[ORIGINALLY PUBLISHED AUGUST 25TH, 2014] "What do people get for all their hard work under the sun? Generations come and generations go, but the earth never changes. The sun rises and the sun sets, then hurries around to rise again. The wind blows south, and then turns north. Around and around it goes, blowing in circles. Rivers run into the sea, but the sea is never full. Then the water returns again to the rivers and flows out again to the sea. Everything is wearisome beyond description. No matter how much we see, we are never satisfied. No matter how much we hear, we are not content. History merely repeats itself. It has all been done before. Nothing under the sun is truly new. Sometimes people say, "Here is something new!" But actually it is old; nothing is ever truly new. We don't remember what happened in the past, and in future generations, no one will remember what we are doing now." -King Solomon
I love these words - they may seem negative, but when we embrace them, life becomes more beautiful, and is lived with greater vulnerability. In working with and observing other makers, we often experience the conversation that an idea can be "stolen"; a design can be "copied". While this can happen, and probably will happen to any creative who establishes enough exposure, it may be a blessing in disguise. Our ideas are never our own. They come to us through friends and family, through experiences, through faith; they are meant to be pursued, but we are unable to ever own them. And when we see another pursuing one similar to our own we should feel inspired and also complimented. If we are truly trying to add to our community, we should want the ideas to be shared, if we value our ideas as significant we should want them to be "copied"? Think of the greater blessings that can be poured out; from one maker they can be significant, but from many, change can be inspired.
I think back to my days as a writing teacher... Often I would use a few sentences from a rich piece of literature, to introduce a new concept. One day in particular, I read the first sentence from "A Wrinkle in Time", it reads, "It was a dark and stormy night." I stopped there, and my students, precious 10-year-olds were staring up at me, waiting for the next sentence. I asked them what this sentence did? And of course they agreed that it made them want more. They shuffled off with their writing partners to collaborate and scribe beginnings, and later when we came back to share it turned out about half of the class used the same opening sentence; "It was a dark and stormy night." Now, it was actually more humorous than anything, because this sentence wasn't related to most of their stories, but they wanted to use it. They wanted their writing to captivate as Madeleine L'Engle's writing had captivated them moments before. It was precious, and a beautiful teaching moment. Instead of going into a conversation on plagiarism, we went another direction. We discussed the meaning of the word "inspire", and how L'Engle inspired them, and how good it felt to be inspired. And from there they worked with their writing partners on how their first sentences could inspire, but also connect to what their own story was about.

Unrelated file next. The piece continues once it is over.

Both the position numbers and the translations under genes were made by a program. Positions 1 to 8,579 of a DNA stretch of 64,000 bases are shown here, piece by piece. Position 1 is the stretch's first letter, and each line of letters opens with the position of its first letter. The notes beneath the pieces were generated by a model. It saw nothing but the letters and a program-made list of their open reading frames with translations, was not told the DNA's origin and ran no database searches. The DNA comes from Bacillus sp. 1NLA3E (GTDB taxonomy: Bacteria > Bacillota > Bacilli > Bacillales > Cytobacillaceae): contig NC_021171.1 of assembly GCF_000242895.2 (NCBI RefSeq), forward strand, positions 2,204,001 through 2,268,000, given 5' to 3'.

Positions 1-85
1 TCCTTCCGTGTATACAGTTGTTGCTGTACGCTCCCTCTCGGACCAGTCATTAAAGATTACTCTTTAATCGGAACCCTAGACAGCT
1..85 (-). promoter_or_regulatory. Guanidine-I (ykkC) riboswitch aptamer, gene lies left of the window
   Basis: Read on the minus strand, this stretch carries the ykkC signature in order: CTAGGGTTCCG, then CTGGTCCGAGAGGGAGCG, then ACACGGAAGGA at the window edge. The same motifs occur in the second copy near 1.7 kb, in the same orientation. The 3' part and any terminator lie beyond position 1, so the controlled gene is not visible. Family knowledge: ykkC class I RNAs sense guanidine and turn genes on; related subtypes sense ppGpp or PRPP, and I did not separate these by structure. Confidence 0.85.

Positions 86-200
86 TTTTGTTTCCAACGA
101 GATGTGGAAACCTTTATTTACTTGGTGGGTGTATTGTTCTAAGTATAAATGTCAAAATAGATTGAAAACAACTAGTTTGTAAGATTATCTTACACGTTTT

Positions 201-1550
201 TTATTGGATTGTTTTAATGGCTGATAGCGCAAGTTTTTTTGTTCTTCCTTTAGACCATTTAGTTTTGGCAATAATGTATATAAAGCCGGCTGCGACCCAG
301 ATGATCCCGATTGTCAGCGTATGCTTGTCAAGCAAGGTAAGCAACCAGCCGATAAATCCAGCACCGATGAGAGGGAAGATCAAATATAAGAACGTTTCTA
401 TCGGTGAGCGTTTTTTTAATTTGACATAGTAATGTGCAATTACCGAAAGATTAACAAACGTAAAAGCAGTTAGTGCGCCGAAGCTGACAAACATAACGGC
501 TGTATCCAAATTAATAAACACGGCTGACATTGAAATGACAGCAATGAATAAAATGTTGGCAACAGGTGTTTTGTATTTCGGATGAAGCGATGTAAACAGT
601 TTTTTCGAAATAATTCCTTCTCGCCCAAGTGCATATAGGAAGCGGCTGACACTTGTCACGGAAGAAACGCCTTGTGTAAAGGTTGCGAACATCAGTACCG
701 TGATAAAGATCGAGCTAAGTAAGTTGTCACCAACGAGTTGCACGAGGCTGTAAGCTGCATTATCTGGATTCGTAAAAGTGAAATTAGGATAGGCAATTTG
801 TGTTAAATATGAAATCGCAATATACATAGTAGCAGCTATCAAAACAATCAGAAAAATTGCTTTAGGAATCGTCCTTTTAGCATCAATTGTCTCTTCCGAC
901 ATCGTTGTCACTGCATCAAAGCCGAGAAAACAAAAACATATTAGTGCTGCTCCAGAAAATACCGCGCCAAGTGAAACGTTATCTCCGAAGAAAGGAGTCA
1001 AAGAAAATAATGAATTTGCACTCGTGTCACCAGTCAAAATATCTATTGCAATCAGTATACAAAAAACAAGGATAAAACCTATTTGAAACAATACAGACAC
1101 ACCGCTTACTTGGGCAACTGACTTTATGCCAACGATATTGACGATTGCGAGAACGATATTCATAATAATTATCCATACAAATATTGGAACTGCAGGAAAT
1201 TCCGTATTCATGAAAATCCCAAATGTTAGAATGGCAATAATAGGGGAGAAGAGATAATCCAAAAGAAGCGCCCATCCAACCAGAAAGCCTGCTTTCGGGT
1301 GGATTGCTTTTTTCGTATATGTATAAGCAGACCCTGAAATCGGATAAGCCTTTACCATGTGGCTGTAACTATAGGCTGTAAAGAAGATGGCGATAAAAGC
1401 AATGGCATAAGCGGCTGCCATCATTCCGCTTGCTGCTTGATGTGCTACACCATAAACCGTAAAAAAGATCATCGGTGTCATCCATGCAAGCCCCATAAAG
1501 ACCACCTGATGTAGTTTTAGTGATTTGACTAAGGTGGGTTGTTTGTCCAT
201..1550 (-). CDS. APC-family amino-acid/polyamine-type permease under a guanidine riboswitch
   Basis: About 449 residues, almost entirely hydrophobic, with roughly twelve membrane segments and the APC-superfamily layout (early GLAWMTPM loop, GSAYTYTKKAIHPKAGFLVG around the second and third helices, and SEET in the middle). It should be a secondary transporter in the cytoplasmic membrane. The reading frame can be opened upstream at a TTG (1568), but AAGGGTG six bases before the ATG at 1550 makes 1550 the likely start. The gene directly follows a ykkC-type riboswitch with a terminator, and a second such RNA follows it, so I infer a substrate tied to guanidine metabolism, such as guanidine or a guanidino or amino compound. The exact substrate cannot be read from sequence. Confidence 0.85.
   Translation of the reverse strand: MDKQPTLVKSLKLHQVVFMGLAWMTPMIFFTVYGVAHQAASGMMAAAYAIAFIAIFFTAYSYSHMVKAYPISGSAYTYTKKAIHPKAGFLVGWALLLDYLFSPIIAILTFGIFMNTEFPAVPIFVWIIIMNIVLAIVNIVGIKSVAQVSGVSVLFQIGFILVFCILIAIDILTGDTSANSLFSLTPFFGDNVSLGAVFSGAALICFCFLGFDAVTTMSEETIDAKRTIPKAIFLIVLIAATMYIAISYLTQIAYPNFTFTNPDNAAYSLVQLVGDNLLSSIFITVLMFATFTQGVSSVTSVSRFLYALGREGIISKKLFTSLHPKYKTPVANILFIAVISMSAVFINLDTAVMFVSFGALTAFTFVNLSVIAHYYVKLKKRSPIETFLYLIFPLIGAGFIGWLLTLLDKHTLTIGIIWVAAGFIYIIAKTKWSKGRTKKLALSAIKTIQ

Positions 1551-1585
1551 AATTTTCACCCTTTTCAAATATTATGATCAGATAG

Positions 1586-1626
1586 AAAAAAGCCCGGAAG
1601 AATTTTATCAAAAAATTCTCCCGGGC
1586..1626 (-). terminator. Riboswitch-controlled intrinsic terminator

We will all face moments where we feel threatened or insecure about the ideas of another in comparison to our own. We can choose to feel discouraged, angry, and covet ownership. Or we can choose to remember that something made by our own hands can never truly be copied, and the process holds more significance than the outcome. And if the process is genuine, authentic, and made in humility, the product will be beautiful and substantial.
The greatest blessing, ideas evolve, concepts change, and if we stay vulnerable we can listen and move with the tide.